There were many distinct experiences in the Kimbe Circuit where six congregations were visited, however, two stand out in my memory. At the Mt. Zion Congregation their sing sing included eight children in their traditional tribal dress. Two children held our hands and escorted us to a grandstand. Then students from the nearby Sarakolok Schools marched in formation with PNG and W. New Britain Flags and treated us to the Pledge to the PNG Flag, their National Anthem and the W. New Britain Anthem. It was quite impressive. The other congregation was Mingae, a mission community that started around 14 years ago. It is located far from Kimbe Town and a challenging journey up the mountain even in a 4 wheel drive vehicle. The view we encountered when we arrived and looked out and down over the rain forest was breathtaking. To develop the mission they had been gifted with a portable sawmill. The men cut selected trees and milled them. Then they carried the lumber to the building sites for the church, health clinic, school and a parsonage currently being constructed. Matt, an architect himself was immensely impressed with the craftsmanship. We felt like witnesses to a miracle because in the middle of nowhere hundreds of people were being served with God’s Word.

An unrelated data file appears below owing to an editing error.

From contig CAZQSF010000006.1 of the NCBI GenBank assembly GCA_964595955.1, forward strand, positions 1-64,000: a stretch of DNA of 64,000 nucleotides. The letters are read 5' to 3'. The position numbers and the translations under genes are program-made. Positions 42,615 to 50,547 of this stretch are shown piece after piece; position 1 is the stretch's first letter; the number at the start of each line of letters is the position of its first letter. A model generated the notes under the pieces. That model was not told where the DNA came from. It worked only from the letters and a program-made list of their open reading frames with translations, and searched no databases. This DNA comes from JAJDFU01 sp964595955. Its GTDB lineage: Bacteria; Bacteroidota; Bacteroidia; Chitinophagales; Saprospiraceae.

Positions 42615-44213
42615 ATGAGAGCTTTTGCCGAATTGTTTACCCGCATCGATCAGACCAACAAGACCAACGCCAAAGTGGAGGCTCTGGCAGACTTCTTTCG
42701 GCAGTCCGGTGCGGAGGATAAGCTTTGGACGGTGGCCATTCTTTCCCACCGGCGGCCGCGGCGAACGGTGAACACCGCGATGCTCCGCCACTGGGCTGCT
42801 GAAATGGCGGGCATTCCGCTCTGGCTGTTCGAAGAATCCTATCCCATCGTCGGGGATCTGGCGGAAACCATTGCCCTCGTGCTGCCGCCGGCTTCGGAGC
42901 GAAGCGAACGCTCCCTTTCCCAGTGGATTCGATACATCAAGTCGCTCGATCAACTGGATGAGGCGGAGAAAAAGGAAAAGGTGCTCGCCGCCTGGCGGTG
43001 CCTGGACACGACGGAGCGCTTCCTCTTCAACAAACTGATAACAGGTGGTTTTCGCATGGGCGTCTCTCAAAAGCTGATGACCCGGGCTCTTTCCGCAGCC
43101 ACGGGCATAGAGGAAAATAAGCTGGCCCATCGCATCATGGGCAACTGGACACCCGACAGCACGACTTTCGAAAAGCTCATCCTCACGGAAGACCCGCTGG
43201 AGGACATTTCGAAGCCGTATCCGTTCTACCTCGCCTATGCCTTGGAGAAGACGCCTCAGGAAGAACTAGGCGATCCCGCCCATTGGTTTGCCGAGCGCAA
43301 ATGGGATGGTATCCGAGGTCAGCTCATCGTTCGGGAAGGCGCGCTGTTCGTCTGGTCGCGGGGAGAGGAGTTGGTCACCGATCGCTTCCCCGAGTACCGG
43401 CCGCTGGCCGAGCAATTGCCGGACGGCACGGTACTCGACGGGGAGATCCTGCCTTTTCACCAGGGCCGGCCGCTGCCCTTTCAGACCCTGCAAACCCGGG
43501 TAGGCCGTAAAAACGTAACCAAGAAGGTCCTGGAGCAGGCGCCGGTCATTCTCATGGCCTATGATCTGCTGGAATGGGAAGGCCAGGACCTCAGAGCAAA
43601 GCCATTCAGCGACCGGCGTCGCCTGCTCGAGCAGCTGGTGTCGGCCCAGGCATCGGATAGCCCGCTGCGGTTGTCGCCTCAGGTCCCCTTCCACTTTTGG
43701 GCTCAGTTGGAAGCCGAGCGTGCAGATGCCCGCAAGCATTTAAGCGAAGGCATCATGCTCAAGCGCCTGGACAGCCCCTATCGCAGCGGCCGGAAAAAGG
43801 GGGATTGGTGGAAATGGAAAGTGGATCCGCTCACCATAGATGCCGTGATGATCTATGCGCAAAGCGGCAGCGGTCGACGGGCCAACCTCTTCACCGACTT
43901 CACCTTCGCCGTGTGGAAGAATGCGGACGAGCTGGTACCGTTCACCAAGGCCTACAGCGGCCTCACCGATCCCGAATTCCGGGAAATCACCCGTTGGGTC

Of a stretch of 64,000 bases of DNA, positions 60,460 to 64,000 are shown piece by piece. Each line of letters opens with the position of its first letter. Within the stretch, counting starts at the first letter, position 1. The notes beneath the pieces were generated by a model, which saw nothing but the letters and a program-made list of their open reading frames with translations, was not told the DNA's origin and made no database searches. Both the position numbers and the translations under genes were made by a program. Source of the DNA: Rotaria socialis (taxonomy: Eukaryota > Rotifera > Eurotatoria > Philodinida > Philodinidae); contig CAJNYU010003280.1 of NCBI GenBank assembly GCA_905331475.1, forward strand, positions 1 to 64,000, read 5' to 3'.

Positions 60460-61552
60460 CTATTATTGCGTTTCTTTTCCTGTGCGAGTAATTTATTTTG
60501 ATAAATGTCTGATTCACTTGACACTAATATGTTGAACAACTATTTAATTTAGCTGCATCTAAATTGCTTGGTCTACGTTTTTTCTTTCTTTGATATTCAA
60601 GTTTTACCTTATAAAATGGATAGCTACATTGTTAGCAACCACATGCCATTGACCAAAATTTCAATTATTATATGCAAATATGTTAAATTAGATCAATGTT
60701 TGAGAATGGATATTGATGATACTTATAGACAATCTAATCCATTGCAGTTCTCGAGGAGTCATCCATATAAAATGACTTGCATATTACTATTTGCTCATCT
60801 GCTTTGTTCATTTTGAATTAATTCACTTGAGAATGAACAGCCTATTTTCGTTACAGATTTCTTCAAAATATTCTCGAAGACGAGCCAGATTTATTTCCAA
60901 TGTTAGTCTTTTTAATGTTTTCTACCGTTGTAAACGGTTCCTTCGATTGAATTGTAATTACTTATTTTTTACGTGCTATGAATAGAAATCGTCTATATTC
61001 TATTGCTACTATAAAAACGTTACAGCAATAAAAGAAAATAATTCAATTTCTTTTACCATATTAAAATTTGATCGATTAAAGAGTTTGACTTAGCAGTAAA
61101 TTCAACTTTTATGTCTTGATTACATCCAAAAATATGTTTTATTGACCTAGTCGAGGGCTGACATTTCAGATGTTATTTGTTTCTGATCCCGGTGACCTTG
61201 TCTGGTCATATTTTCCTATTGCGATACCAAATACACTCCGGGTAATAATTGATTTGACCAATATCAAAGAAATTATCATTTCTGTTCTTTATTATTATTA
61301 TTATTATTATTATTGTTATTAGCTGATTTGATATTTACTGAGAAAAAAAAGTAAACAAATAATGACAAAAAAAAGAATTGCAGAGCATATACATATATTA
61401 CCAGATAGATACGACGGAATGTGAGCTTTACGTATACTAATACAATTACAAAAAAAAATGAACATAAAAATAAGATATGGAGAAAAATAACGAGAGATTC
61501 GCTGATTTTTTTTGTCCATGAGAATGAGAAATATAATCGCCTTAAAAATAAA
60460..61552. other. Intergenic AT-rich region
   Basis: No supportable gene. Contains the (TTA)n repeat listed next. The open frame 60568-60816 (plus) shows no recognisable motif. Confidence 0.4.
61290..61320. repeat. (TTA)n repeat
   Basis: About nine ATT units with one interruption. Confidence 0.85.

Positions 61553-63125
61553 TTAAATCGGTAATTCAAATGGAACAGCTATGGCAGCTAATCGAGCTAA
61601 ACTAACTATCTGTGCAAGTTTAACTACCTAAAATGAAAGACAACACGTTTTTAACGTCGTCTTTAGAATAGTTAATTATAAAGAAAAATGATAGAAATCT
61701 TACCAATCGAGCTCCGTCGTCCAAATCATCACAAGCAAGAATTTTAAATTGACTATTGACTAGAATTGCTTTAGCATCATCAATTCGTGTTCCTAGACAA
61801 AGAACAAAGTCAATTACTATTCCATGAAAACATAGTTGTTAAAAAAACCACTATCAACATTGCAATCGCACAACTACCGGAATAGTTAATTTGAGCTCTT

Hopping on another short plane ride our next stop was at Kokopo Lutheran Church in the East New Britain Circuit. Sunday worship was held at the Rabaul Lutheran Church, the only structure in Rabaul that survived the 1994 Volcanic Eruption. Pastor Kelly read the Gospel in Pidgin and preached. Probably the first time a congregation in the NGI District has heard a woman preach.
Two parishes, Kerevat and Warangoi, never visited in the Virginia Synod’s history of traveling to our partner district greeted us with great enthusiasm. Arriving at Kerevat, the pastor’s son, Diemer named after a former missionary Max Diemer rushed up to me to thank me for the assistance the Virginia Synod provided that has made it possible for him to attend school. He told me he took his studies seriously and was a good student. We met Erike Sifuma who attends church at Warrangoi and is the Dean at the nearby University of Natural Resources and Environment. He shared his story about being a camp counselor in Michigan through the ELCA’s International Camp Counselor Program years ago and how it influenced him to become an educator. Before heading to the airport to travel on to Kavieng, the 4th Circuit located in the New Ireland Province, we visited a beautiful memorial cemetery that honored the fallen Australian soldiers from World War II who fought to protect PNG.